The Times West Virginian

March 24, 2013

Vision Shared: State making some progress in economic development

By Jessica Borders
Times West Virginian

FAIRMONT — West Virginia is making some progress in economic development, but is still falling behind the region and country, Vision Shared Inc. reported.

In its annual economic development update, called the 2013 Performance Measures Report, Vision Shared found that the state has improved in 34 of 54 benchmarks, and has achieved eight of those benchmarks.

Vision Shared, a nonprofit community and economic development organization, has been working across West Virginia for a little more than a decade, said president and CEO Rebecca McPhail Randolph.

This statewide private-public partnership, which officially formed in 2000, was started as part of what used to be the governor’s West Virginia Council for Community and Economic Development, she said. The governor appointed leaders to serve on the council to work as volunteers to improve West Virginia’s economy. Vision Shared became a stand-alone, 501(c)(3) nonprofit in 2006.

From the beginning, Vision Shared’s board of directors decided that they should focus on issues affecting West Virginia’s progress. They wanted to establish goals for the key areas that they felt were most important to the economic foundation of the state, Randolph said.

She said Market Street Services Inc., an economic research firm based in Atlanta, Ga., under the direction of founder J. Mac Holladay, conducted an implementation plan for Vision Shared. This plan, released in 2000-2001, identified four issue areas that needed to be tracked, addressed and improved upon in order to better the state’s economic development and prosperity.

Vision Shared began producing its annual economic development update in 2006 based on the implementation plan.

The 2013 Performance Measures Report was just released earlier this month. The report is organized toward four distinct categories: Entrepreneurship, education, workforce development, and an innovative and diverse economy

“We hope that the report can continue to help chart West Virginia’s course,” Randolph said.

She said the report is intended to be a road map for the state’s success and to be used by individuals or groups interested in making a positive impact on the state. Vision Shared presents the findings to lawmakers in the House and Senate and other leaders in the state. The report is available to anyone online at

Vision Shared’s major entrepreneurship goal is for West Virginia to rank No. 1 in the country in the percentage of residents who start a business by 2020. But it’s really disheartening to see that West Virginia came in dead last in this category, Randolph said.

“We’re hopeful as an organization to make West Virginia a more entrepreneurial environment,” she said.

Vision Shared is taking measures to create a more business-friendly state. The organization is a strong supporter of Senate Bill 520 to establish the West Virginia Project Launchpad Act, which Sen. Roman Prezioso, D-Marion, is considering as chair of the Finance Committee, Randolph said.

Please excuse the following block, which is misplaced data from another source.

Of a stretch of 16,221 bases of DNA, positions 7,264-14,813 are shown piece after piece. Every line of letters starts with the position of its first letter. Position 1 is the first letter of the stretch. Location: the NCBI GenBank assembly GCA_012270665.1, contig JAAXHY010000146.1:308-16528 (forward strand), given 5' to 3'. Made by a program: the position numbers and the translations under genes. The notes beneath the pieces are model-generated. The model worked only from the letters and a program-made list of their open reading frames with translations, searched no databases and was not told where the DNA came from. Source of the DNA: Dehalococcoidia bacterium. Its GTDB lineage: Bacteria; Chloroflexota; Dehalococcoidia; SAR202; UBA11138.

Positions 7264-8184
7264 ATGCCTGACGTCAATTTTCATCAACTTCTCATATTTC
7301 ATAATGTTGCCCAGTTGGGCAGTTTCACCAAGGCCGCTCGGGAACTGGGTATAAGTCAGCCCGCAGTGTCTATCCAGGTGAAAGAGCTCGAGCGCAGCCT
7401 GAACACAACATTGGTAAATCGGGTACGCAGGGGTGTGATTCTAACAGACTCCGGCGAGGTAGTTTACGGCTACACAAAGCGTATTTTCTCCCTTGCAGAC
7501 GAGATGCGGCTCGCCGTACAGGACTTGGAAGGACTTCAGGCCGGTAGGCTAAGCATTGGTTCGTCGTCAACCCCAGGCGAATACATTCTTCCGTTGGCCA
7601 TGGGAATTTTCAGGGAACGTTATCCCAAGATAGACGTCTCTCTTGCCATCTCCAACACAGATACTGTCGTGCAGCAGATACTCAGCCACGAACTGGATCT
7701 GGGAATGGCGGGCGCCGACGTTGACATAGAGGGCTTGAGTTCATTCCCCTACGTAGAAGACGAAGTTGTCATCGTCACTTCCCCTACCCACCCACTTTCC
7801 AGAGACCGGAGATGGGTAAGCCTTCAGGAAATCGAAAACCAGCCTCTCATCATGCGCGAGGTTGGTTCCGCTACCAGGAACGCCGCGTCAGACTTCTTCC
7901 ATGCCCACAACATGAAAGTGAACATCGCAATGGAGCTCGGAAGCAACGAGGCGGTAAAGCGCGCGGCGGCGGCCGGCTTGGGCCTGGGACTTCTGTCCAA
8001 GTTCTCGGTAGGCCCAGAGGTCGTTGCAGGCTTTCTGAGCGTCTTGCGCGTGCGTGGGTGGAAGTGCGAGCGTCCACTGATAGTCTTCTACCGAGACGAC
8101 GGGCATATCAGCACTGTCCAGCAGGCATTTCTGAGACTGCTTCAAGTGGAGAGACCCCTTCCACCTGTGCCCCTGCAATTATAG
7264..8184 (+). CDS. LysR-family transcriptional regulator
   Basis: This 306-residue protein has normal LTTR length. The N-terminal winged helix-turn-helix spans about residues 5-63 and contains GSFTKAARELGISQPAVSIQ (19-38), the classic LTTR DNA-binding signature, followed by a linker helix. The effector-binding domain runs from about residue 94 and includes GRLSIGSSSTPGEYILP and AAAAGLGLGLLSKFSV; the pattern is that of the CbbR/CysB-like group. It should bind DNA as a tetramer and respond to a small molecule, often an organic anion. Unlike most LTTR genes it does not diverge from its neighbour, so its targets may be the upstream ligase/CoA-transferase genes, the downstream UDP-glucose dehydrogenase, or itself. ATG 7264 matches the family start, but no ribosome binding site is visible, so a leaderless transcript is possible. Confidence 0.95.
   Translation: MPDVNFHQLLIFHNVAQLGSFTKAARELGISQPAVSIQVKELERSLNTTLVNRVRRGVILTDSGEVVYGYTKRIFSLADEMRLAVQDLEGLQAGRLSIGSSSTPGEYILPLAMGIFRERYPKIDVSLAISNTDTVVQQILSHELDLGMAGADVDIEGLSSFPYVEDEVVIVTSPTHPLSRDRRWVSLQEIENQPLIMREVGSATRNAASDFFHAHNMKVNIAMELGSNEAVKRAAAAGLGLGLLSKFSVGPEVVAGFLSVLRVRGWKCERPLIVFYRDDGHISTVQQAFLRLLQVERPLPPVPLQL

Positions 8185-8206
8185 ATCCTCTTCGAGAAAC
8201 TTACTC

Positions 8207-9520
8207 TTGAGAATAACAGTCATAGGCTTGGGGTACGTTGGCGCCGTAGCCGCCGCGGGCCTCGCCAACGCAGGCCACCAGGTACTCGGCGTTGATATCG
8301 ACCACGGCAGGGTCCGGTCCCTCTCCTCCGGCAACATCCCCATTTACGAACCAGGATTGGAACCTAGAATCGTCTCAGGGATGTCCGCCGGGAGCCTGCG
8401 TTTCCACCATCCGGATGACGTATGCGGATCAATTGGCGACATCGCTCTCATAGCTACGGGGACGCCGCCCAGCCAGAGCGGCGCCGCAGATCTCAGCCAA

She said her organization feels that this legislation is innovative and could really help create job opportunities and allow West Virginia to retain its best and brightest workers. The bill focuses on economic changes and is geared toward developing new and emerging technologies.

Randolph explained that this legislation would give the governor the authority to designate launchpad areas in the state. County commissions and county councils would apply for the program, which would in turn offer benefits and incentives for employers in emerging technologies to locate in that area.

This bill has the potential to diversify the economy by attracting these new and emerging technologies to the state, and would play a part in helping West Virginia to thrive and be a vibrant place to live and do business, Randolph said.

For its main education goal, Vision Shared wants to see the state rated first in the nation in reading and math scores for fourth- and eighth-graders by 2020.

In terms of math scores, the state was ranked 45th in the percentage of fourth-grade public school students at or above proficiency level and 48th for eighth grade. As for reading scores, West Virginia came in 40th for fourth grade and 46th for eighth grade.

Randolph said Gov. Earl Ray Tomblin’s focus on making sure students are reading at grade level is very important for students to be successful.

On a positive note, West Virginia continues to maintain the percentage of adults attaining a GED, she said.

One of Vision Shared’s workforce-development goals is to increase the percentage of adults attaining a GED certificate to at least 2 percent per year by 2020. The state achieved this benchmark, and its GED attainment rate surpassed the rates of the region and nation, Randolph said.

In addition, West Virginia keeps exceeding the national level in the number of apprenticeships completed each year, she said. The state also achieved and retained the benchmark of reducing the workers’ compensation index rates to the regional average.

The state’s low unemployment rate compared to national levels is another plus.

Randolph said Vision Shared would like to see West Virginia continue to move forward with its numbers in post-secondary education.

Right now, the state is ranked 20th in the percentage of people ages 25 to 64 with an associate degree or higher. The objective is for the state to place among the top 20 percent internationally in this category

A lot of today’s jobs require more technical and classroom training, and Vision Shared considers that part of its goal for improving West Virginia’s workforce, Randolph said.

For more information or to view the full 2013 Performance Measures Report, visit

Email Jessica Borders at or follow her on Twitter @JBordersTWV.